Entrepreneurship and executive compensation: turning managers into owners.

Author:Rogers, John W., Jr.


During the past fifteen years, compensation paid to senior executives has far outstripped the pay increases for other levels in the corporation and for other members of society. Most commentators justify higher compensation packages as the result of pay for performance. In fact, much thinking about executive compensation derives from Agency Theory, the contention of economists that there is a fundamental divergence between the interests of managers (agents) and owners (shareholders). The use of stock options and other ownership tools are designed to align the interests of the two parties to this economic transaction. An analysis of results and of current compensation practices suggests that the divergence may still persist. Moreover, the pay inequities resulting from this new compensation philosophy may be sowing the seeds of divisiveness within the corporation and within society.

When Michael Milken, junk bond king of the 1980s, was asked to justify the economic and ethical dimensions of the corporate restructuring that he engineered, he would often cite the experience of his father, an accountant and advisor to small businesses. Milken explained that, in his accounting practice, his father saw at first hand the difference in performance of businesses run by their owners and those run by hired professional managers. Because the owner treated business assets and investment choices as a personal financial decision, the motivation to optimize financial returns was clear and direct. With a professional manager, on the other hand, one could never be sure about motivation because the money came from someone else's pocket (Bruck, 1988).

Milken's simple insight is at the heart of a revolution that has transformed executive compensation in the United States and is now spreading to Europe and the rest of the world. The objective of the revolution is to make the employee managers of publicly held corporations think and act like business owners, in short, to recreate the spirit of entrepreneurship and to recognize it as a basic motivator of performance in all businesses. The results of the revolution have been impressive. In large U. S. firms, an average of 79% of CEO pay is now at risk through stock options and both short and long-term bonuses (Pearl Meyer & Partners, 2000). While bonuses and other incentives have been a standard component of executive compensation since the 1920s, the portion of compensation attributable to stock options has soared (Bok, 1993). This extension of the pay for performance philosophy, grounded in the granting of stock options in large quantities and combined with a raging bull market, has rewarded those senior executives who have successfully embraced this new approach to compensation.

While boards of directors and compensation consultants have acted forcefully and effectively on their belief in this new form of pay for performance, these developments have also raised some troubling issues of business ethics and social values. According to a recent survey, the average American chief executive now takes home 419 times the wage of the average factory worker. In 1980, a CEO made only 42 times as much (J.K. Galbraith, 1998). Injecting an entrepreneurial component into the executive compensation mix has been accompanied by a dramatic escalation in the total amount earned by executives in both absolute and comparative terms. So far, these questions of social justice and inequality have been drowned in the great sea of economic prosperity. But a debate is going on, not only among social scientists but also in boardrooms among experts concerned with issues of corporate governance. How much money is really needed to reward performance, and is the current widespread use of stock options necessarily the best guarantee that shareholder interests will be taken into account? These questions are at the heart of a growing debate over the fundamental principles of executive compensation.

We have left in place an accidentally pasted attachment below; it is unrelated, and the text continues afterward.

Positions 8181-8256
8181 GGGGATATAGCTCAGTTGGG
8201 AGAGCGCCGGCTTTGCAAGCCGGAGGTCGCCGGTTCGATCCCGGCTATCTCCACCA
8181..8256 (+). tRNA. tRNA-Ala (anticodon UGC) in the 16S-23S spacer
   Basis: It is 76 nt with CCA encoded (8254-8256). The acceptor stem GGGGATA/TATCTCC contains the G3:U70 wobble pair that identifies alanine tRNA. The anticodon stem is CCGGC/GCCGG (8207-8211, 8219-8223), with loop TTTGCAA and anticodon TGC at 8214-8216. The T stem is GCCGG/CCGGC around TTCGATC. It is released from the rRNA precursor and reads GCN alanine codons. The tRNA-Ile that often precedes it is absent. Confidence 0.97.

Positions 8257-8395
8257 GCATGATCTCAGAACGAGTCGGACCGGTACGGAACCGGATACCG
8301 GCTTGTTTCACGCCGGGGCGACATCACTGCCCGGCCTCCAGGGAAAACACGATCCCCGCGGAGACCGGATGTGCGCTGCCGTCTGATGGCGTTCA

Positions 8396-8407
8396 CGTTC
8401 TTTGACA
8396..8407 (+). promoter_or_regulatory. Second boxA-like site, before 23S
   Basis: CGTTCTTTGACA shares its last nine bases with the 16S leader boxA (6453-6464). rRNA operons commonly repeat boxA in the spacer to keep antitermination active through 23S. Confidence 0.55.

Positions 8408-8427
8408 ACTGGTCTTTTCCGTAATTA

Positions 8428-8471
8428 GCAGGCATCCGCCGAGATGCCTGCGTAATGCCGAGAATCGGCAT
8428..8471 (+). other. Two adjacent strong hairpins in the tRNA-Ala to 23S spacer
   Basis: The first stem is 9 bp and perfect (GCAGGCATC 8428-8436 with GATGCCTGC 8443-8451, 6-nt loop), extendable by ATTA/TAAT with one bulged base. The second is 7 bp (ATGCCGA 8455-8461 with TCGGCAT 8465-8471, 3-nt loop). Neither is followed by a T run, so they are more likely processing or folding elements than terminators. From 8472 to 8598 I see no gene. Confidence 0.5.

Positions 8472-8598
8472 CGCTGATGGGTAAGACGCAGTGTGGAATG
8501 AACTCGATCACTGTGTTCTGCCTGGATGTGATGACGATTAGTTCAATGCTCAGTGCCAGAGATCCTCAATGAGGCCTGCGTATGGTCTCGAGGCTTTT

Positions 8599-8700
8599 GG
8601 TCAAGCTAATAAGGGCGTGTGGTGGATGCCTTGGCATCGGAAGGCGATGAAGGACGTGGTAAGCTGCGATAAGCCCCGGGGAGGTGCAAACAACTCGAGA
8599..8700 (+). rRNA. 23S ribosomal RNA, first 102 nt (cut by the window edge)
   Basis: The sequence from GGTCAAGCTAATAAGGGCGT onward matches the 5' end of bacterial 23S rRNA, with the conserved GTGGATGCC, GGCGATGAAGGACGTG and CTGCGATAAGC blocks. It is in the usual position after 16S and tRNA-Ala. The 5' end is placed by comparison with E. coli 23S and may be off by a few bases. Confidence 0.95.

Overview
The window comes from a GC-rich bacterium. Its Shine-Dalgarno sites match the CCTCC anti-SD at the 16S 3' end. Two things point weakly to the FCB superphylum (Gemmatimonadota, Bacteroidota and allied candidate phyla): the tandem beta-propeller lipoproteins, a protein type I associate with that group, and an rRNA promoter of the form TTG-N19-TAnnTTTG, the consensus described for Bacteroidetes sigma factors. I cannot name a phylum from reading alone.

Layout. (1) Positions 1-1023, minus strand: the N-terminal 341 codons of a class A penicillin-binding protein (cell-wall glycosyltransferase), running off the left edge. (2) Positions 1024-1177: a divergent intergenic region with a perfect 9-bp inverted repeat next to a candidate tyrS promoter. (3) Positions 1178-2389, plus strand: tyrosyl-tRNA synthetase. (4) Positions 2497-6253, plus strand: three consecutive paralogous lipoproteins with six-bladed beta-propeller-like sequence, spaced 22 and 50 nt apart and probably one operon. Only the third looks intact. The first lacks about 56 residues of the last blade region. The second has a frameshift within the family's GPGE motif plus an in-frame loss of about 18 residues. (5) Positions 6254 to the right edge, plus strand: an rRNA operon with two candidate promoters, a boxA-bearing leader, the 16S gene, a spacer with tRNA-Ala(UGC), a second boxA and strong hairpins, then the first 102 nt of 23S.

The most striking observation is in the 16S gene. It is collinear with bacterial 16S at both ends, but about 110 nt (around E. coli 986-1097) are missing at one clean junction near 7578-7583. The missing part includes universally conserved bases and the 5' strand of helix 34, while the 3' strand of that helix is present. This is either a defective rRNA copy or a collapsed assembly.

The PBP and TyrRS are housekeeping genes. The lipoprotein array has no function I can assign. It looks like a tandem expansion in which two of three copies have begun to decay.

Michael Milken was an important participant, but by no means the principal architect or leader of this revolution in compensation. In fact, underlying these changes have been steady, inexorable trends in thinking about the role of the business enterprise and the people who manage it. The theory of the firm, the basic focus of microeconomics, has provided much of the background for changes in the way that shareholders, public officials, and academics view executive compensation. This development gives new meaning to the famous boutade of John Maynard Keynes that in finding solutions to practical problems in the real world, even the most hardheaded businessperson may inadvertently be a slave to the ideas of some past economist. The movement to build entrepreneurial values into mainstream executive compensation testifies to the surprising impact of ideas put forward by economists over five decades leading up to pay off time in the 1980s.

Beginning in the 1930s, economists noted the increasing importance of a split between ownership and management. Adolph Berle and Gardner Means, in The Modern Corporation and Private Property, described how the modern public firm, owned by a diverse and fragmented group of shareholders, delegates broad authority and responsibility to professional managers whom it hires to direct resources and make investment decisions in the interests of shareholders. To elucidate this phenomenon, Oliver...

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